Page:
proceedings, the High Court has referred to the judgment of  this  Court  in
Shiji @ Pappu & Ors. v. Radhika & Anr. ; 2011 (10) SCC 705.

Aggrieved by the aforesaid order, the State is  before  us  in  the  present
appeal. It is primarily submitted by the learned counsel for the State  that
the judgment in the case of Shiji @ Pappu & Ors. (supra) is  not  applicable
to the facts of the present case inasmuch as the incident  in  question  had
its genesis and origin in a civil dispute between  the  parties  and  having
regard to the same the Court had accepted the  settlement  and  quashed  the
proceedings when it  found  that  parties  had  resolved  the  said  dispute
between them. It was pleaded that on  the  contrary,  in  the  present  case
accused  persons  are  habitual  offenders  and  they  had  threatened   the
complainant and extracted the  compromise  which  was  not  voluntary.   The
learned counsel also referred to the injuries suffered  by  the  complainant
which are described in the report as a result  of  the  medical  examination
carried  out  on  the  person  of  the  complainant  immediately  after  the
incident. He pleaded that the offence under Section 307 of  IPC  was,  prima
facie, made out and for such a heinous crime the High Court should not  have
exercised its discretion under Section 482 of the Cr.  PC  and  quashed  the
proceedings as the offence in question was  non-compoundable  under  Section
320 of the Code.

The learned counsel for the accused on the other hand submitted  that  since
the parties had settled the matter, the High Court had rightly accepted  the
compromise between the parties. This action of the High Court was  justified
as parties had buried the hatchet and wanted to leave peacefully.  He  thus,
pleaded that this Court should not interfere with the aforesaid exercise  of
discretion by the High Court.


After examining the facts of this case and the medical  record,  we  are  of
the opinion that it was not a case where High Court should have quashed  the
proceedings in exercise of its discretion under Section 482 of the Code.  We
may, at the outset, refer to the judgment of this Court in Gulabdas  &  Ors.
v. State of M.P.; 2011 (12) SCALE 625 wherein following view was taken:-
“7.   In the light of the submissions made at  the  bar  the  only  question
that falls for determination is whether the prayer for  composition  of  the
offence under Section  307  IPC  could  be  allowed  having  regard  to  the
compromise arrived at between the parties. Our answer is  in  the  negative.
This Court has in a long line of decisions ruled  that  offences  which  are
not compoundable under Section 320 of the Code of Criminal Procedure  cannot
be allowed to be compounded even if there  is  any  settlement  between  the
complainant on the one hand and the accused on the other. Reference in  this
regard may be made to the decisions of this Court  in  Ram  Lal  &  Anr.  v.
State of J&K; (1999) 2 SCC 213 and Ishwar Singh v. State of Madhya  Pradesh;
(2008) 15 SCC 667. We  have,  therefore,  no  hesitation  in  rejecting  the
prayer for permission to compound the offence for which Appellant Nos 2 &  3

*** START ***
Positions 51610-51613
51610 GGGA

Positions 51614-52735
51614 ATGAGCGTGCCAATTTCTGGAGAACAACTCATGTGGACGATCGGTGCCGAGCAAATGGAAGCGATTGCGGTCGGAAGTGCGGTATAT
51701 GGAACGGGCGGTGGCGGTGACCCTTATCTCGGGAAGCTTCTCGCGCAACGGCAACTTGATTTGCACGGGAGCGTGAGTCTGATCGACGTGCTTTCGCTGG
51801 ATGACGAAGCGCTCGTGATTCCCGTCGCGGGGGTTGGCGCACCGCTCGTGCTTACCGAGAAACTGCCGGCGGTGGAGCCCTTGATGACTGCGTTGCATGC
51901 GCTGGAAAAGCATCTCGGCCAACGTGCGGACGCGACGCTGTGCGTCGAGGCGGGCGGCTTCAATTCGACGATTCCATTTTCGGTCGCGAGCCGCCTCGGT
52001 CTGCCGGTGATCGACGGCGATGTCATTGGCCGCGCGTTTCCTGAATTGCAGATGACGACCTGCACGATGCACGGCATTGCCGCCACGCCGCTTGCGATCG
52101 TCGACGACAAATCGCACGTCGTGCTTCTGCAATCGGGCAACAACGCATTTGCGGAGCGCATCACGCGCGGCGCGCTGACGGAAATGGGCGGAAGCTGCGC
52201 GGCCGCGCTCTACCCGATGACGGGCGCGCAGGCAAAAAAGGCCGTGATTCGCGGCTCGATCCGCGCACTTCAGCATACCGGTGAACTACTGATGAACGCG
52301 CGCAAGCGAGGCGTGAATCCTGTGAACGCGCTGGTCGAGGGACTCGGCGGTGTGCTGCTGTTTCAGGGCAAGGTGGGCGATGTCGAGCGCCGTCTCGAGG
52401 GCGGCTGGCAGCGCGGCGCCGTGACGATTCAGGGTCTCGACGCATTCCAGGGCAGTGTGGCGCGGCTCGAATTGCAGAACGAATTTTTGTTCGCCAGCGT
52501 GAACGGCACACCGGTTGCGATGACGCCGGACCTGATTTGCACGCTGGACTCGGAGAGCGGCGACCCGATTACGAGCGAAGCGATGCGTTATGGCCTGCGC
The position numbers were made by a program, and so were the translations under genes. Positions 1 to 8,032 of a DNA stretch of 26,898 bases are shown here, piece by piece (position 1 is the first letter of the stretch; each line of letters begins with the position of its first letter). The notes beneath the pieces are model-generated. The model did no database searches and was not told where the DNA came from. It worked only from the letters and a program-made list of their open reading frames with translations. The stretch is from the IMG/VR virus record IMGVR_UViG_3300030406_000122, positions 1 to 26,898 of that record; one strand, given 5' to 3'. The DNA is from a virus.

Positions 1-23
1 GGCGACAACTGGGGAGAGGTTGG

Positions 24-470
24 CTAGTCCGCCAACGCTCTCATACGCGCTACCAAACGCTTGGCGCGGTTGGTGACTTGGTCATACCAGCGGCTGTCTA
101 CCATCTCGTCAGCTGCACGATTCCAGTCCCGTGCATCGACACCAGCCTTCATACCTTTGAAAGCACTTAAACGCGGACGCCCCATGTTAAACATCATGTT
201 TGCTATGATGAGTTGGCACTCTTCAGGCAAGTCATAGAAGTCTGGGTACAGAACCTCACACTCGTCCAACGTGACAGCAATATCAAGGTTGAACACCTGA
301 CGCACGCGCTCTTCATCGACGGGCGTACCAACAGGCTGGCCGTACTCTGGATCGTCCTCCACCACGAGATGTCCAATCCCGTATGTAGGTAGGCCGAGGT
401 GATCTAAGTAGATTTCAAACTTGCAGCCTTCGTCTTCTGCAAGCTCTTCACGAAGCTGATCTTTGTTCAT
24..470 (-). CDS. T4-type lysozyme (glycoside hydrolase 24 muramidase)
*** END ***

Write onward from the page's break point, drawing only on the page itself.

stand convicted”.


A similar situation, as in the present case, was found  to  have  arisen  in
the case of State of Rajasthan v. Shambhu Kewat, (2014) 4 SCC 149.  In  that
case also, the High Court had accepted the settlement  between  the  parties
in an offence under Section 307  read  with  Section  34  IPC  and  set  the
accused at large by acquitting them.  The settlement was arrived  at  during
the  pendency  of  appeal  before  the  High  Court  against  the  order  of
conviction and sentence of the Sessions Judge holding  the  accused  persons
guilty of the offence under Sections 307/34  IPC.   Some  earlier  cases  of
compounding of offence under Section 307 IPC were taken  note  of,  noticing
that under certain circumstances, the Court  had  approved  the  compounding
whereas in certain other cases such a course of  action  was  not  accepted.
In that case, this  Court  took  the  view  that  the  High  Court  was  not
justified in accepting the compromise  and  setting  aside  the  conviction.
While doing so, following discussion ensued:
“12. We find in this case, such a situation does not  arise. In the  instant
case, the incident had occurred on 30-10-2008. The  trial  court  held  that
the accused persons, with common intention, went to  the  shop  the  injured
Abdul Rashid on that day armed with iron rod and a strip  of  iron  and,  in
furtherance of their common intention, had caused serious  injuries  on  the
body of Abdul Rashid, of which Injury 4 was on his  head,  which  was  of  a
serious nature.

13. Dr Rakesh Sharma, PW 5, had stated that out of the  injuries  caused  to
Abdul Rashid, Injury 4 was an  injury  on  the  head  and  that  injury  was
‘grievous and fatal for life’. PW 8, Dr Uday  Bhomik,  also  opined  that  a
grievous injury was caused on the head of Abdul Rashid. Dr   Uday  conducted
the operation on injuries of  Abdul  Rashid  as  a  neurosurgeon  and  fully
supported the opinion expressed by PW 5 Dr   Rakesh  Sharma  that  Injury  4
was ‘grievous and fatal for life’.

14. We notice that the gravity of the injuries was  taken  note  of  by  the
Sessions Court and it  had  awarded  the  sentence  of  10  years’  rigorous
imprisonment for the offence punishable under Section 307 IPC,  but  not  by
the High Court.  The  High  Court  has  completely  overlooked  the  various